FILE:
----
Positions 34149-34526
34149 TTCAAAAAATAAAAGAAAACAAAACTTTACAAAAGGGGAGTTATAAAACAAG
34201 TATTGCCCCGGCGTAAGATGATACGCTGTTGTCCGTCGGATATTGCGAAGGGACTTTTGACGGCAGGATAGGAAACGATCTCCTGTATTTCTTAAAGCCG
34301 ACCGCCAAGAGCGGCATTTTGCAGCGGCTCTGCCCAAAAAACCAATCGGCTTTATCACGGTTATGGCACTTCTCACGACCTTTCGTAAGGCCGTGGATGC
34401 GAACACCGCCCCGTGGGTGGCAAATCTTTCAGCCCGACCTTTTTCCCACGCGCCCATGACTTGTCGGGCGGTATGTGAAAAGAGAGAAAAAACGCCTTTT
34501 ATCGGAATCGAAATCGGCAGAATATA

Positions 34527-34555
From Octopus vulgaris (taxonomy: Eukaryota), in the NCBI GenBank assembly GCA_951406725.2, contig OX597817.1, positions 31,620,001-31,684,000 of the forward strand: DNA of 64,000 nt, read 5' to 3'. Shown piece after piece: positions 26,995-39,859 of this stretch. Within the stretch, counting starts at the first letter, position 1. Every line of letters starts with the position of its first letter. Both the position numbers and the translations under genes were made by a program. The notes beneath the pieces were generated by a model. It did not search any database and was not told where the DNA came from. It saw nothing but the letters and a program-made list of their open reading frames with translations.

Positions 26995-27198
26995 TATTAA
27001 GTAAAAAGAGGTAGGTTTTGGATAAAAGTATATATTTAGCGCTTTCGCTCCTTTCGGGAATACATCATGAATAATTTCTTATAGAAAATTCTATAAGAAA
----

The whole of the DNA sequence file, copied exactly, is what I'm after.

Positions 34149-34526
34149 TTCAAAAAATAAAAGAAAACAAAACTTTACAAAAGGGGAGTTATAAAACAAG
34201 TATTGCCCCGGCGTAAGATGATACGCTGTTGTCCGTCGGATATTGCGAAGGGACTTTTGACGGCAGGATAGGAAACGATCTCCTGTATTTCTTAAAGCCG
34301 ACCGCCAAGAGCGGCATTTTGCAGCGGCTCTGCCCAAAAAACCAATCGGCTTTATCACGGTTATGGCACTTCTCACGACCTTTCGTAAGGCCGTGGATGC
34401 GAACACCGCCCCGTGGGTGGCAAATCTTTCAGCCCGACCTTTTTCCCACGCGCCCATGACTTGTCGGGCGGTATGTGAAAAGAGAGAAAAAACGCCTTTT
34501 ATCGGAATCGAAATCGGCAGAATATA

Positions 34527-34555
From Octopus vulgaris (taxonomy: Eukaryota), in the NCBI GenBank assembly GCA_951406725.2, contig OX597817.1, positions 31,620,001-31,684,000 of the forward strand: DNA of 64,000 nt, read 5' to 3'. Shown piece after piece: positions 26,995-39,859 of this stretch. Within the stretch, counting starts at the first letter, position 1. Every line of letters starts with the position of its first letter. Both the position numbers and the translations under genes were made by a program. The notes beneath the pieces were generated by a model. It did not search any database and was not told where the DNA came from. It saw nothing but the letters and a program-made list of their open reading frames with translations.

Positions 26995-27198
26995 TATTAA
27001 GTAAAAAGAGGTAGGTTTTGGATAAAAGTATATATTTAGCGCTTTCGCTCCTTTCGGGAATACATCATGAATAATTTCTTATAGAAAATTCTATAAGAAA